Warmest winter ever on the Northern Sea Route

Arctic Russia is warming fast, according to a new climate report. (Thomas Nilsen/The Independent Barents Observer)
Parts of the region had an average temperature almost 4 degrees Celsius above normal.

The Russian Arctic is becoming increasingly hot. The vast area that covers an overwhelming part of the country is undergoing unprecedented warming. At record speed.

A new climate report (in Russian) from the Russian meteorological institute Roshydromet states that the polar parts of the country have become almost 2.3 degrees warmer over the past 30 years.

And in parts of the region, the heat is gaining breath-taking force. In the Kara Sea, average air temperatures in the period 1998-2018 were as much as 4.77 degrees above normal. In 2018, the biggest temperature deviation was found in the far eastern Chukotka Peninsula where the weather was 3.9 centigrades warmer than normal.

The meteorological institute has measured temperatures in the region since 1938 and never before registered this kind of warmth.

Increased shipping

For the Russian government, the Arctic temperature increase is likely to be perceived with more satisfaction than concern. President Putin has made the Northern Sea Route a top political priority and his so-called May Decrees includes a boom in shipments along the route to as much as 80 million tons by year 2024.

Federal officials are grappling with the task, and the warmer temperatures and rapid shrinking ice might give them a hand.

According to Roshydromet, wintertime air temperatures along the Northern Sea Route have never been as high as in 2018. Since the late 1990s, the winter temperatures in the area has increased with as much as 5 degrees and summer temperatures with 1 percent.

At the same time, the Arctic ice has shrunk considerably. The extension of the polar ice in the area is now four times less than in the 1980s, the report reads.

The trend is making shipping in the area far easier. In January 2019, two new-built tankers crossed the route reportedly without icebreaker assistance.

The Boris Sokolov, a 214 meter long condensate tanker, and the Boris Davydov, a 299 meter long LNG carrier, sailed from China and South Korea to Sabetta in the darkest and coldest part of the year. It was the first voyage of the kind.

Also the permafrost is shrinking. According to Roshydromet, the biggest melting of permafrost has over the last 10 years been registered in the area of Nadym, western Siberia, where 37 centimeters of formerly frozen ground has now been turned to mud.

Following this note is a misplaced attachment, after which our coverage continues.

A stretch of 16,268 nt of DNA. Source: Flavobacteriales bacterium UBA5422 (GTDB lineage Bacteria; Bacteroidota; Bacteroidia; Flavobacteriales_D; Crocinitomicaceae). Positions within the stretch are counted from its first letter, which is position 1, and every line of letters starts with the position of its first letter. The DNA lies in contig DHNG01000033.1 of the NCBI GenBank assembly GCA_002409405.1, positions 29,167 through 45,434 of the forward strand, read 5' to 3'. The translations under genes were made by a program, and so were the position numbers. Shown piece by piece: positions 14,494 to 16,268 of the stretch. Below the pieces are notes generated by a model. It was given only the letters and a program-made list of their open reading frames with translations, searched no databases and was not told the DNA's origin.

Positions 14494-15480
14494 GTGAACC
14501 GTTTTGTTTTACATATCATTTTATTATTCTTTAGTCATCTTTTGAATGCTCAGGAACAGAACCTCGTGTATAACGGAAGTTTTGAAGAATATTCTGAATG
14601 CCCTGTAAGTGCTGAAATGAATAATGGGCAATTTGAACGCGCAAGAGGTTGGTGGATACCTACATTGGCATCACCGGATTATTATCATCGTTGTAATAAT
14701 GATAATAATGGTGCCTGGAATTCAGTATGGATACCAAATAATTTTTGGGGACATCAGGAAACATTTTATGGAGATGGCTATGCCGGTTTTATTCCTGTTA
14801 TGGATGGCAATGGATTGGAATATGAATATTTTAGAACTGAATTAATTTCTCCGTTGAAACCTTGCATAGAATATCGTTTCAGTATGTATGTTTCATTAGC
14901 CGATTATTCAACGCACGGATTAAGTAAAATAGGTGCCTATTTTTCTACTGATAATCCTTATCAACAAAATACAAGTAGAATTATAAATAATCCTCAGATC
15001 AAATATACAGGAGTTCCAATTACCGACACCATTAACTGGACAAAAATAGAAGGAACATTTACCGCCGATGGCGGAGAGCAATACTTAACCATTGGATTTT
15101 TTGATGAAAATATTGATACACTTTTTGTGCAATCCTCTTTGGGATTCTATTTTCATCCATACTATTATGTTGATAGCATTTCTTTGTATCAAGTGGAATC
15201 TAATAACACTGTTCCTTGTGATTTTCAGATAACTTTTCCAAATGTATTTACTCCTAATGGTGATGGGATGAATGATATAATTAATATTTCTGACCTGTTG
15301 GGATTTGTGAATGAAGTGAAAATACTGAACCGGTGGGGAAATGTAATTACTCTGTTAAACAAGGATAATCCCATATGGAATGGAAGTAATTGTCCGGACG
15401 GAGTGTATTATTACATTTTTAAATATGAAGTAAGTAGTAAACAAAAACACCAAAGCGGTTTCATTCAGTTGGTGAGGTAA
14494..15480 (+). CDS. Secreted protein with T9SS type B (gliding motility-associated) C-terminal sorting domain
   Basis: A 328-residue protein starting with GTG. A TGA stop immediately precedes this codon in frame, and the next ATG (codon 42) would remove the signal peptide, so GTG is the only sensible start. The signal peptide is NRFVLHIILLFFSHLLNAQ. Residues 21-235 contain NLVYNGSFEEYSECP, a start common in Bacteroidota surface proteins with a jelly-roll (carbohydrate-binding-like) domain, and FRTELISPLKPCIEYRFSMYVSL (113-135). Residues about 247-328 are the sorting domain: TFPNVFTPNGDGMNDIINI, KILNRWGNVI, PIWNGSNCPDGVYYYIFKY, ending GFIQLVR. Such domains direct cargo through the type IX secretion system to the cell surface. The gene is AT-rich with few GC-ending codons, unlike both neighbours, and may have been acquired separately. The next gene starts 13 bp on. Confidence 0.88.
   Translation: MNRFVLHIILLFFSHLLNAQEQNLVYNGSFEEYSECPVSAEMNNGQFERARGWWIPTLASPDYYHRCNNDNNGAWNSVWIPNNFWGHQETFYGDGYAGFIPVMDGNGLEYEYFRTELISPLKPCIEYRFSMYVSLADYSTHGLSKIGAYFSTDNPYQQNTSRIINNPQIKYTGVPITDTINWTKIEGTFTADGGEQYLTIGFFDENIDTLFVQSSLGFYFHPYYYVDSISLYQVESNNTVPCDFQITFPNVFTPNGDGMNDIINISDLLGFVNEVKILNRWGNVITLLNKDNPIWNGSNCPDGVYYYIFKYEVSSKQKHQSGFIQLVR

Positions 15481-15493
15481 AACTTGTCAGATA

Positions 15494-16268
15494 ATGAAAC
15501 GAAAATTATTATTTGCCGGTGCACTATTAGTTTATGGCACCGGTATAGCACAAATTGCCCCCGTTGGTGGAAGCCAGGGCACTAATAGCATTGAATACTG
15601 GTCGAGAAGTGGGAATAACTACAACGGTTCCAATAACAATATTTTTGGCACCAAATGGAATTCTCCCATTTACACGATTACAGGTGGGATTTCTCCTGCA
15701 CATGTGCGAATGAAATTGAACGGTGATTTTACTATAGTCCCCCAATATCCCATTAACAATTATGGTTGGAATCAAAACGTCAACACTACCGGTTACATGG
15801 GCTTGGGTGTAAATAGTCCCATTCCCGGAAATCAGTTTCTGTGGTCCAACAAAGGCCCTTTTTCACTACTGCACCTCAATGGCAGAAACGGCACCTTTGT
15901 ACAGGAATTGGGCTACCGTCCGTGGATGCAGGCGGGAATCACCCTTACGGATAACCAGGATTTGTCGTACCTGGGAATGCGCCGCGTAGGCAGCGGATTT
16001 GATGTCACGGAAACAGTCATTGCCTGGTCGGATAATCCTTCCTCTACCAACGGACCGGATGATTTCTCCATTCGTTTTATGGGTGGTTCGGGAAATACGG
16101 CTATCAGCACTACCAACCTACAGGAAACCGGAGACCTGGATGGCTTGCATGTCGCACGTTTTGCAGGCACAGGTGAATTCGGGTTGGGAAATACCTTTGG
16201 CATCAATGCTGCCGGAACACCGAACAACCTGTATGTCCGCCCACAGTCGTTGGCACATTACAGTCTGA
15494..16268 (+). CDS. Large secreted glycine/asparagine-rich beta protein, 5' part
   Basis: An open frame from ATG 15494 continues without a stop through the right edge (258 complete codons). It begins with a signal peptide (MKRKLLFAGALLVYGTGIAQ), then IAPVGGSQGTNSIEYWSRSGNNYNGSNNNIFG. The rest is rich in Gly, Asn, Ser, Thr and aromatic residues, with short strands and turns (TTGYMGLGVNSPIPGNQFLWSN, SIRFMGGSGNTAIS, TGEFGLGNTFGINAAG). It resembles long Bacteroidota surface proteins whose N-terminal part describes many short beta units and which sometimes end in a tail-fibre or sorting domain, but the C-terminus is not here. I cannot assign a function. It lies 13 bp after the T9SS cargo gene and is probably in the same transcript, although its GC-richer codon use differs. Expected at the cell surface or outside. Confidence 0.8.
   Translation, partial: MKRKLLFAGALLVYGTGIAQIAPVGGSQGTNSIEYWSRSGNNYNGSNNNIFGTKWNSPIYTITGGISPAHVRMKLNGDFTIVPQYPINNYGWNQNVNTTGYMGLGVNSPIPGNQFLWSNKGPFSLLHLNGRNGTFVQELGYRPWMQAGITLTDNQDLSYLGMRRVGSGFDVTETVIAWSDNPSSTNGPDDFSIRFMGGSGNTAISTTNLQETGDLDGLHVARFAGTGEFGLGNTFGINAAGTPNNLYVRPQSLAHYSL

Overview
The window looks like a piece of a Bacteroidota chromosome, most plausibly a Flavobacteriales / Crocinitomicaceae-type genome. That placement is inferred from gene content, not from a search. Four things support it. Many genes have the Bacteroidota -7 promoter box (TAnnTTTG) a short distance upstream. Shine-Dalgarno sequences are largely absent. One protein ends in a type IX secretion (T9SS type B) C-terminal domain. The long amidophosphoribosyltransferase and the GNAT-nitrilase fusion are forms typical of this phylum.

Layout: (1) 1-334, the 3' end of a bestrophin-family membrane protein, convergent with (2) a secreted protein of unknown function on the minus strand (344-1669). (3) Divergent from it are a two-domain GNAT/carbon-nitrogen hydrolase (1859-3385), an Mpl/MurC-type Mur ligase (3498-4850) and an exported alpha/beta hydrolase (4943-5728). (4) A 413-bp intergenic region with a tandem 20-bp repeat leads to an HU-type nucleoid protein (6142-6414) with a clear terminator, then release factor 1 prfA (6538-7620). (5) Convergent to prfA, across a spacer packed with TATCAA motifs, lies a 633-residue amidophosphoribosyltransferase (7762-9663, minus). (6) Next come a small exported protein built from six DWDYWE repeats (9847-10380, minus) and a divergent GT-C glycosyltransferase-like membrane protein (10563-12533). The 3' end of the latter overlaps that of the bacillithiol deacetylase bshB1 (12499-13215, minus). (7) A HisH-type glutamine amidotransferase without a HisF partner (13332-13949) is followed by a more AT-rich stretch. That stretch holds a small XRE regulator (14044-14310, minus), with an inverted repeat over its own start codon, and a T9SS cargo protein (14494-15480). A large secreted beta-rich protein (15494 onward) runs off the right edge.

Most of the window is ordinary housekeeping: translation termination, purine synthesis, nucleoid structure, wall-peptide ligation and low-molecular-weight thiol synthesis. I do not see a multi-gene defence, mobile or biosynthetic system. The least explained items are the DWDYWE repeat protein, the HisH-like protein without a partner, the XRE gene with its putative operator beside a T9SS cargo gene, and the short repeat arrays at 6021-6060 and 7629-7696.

Warming Arctic

The same overwhelming warming is registered several places across the Arctic. In Svalbard, the Norwegian archipelago, researchers have experienced as much as 100 consecutive months with temperatures above normal.

“Some months have seen temperatures in the area around Longyearbyen with as much as 12-14 degrees over normal,” says climate researcher Ketil Isaksen.

Since 1961, the average temperature at Longyearbyen airport has increased with 5,6 degrees Celsius.

Located at 76° North, Longyearbyen is the world’s northernmost permanent settlement.

If global emissions continue to increase like today, annual average temperature at Svalbard will be above zero degrees by the end of this century, the meteorological institute predicts.

Related stories from around the North:

Canada: The Arctic ‘locked-in’ for 3 to 5 °C temperature rise, UN report warns, Radio Canada International

Finland: U.S., Russia thwarting black carbon reduction efforts in Arctic, says Finland, Eye on the Arctic

Norway: Urgent action needed to protect Arctic Ocean, WWF says, The Independent Barents observer

Russia: The island that disappeared in Arctic Russia, The Independent Barents Observer

Sweden: Sweden ‘too slow’ in meeting emissions goals: climate report, Radio Sweden

United States: Federal judge says U.S. gov must reassess climate impacts of oil leases, Alaska Public Media

Atle Staalesen, The Independent Barents Observer

For more news from the Barents region visit The Independent Barents Observer.

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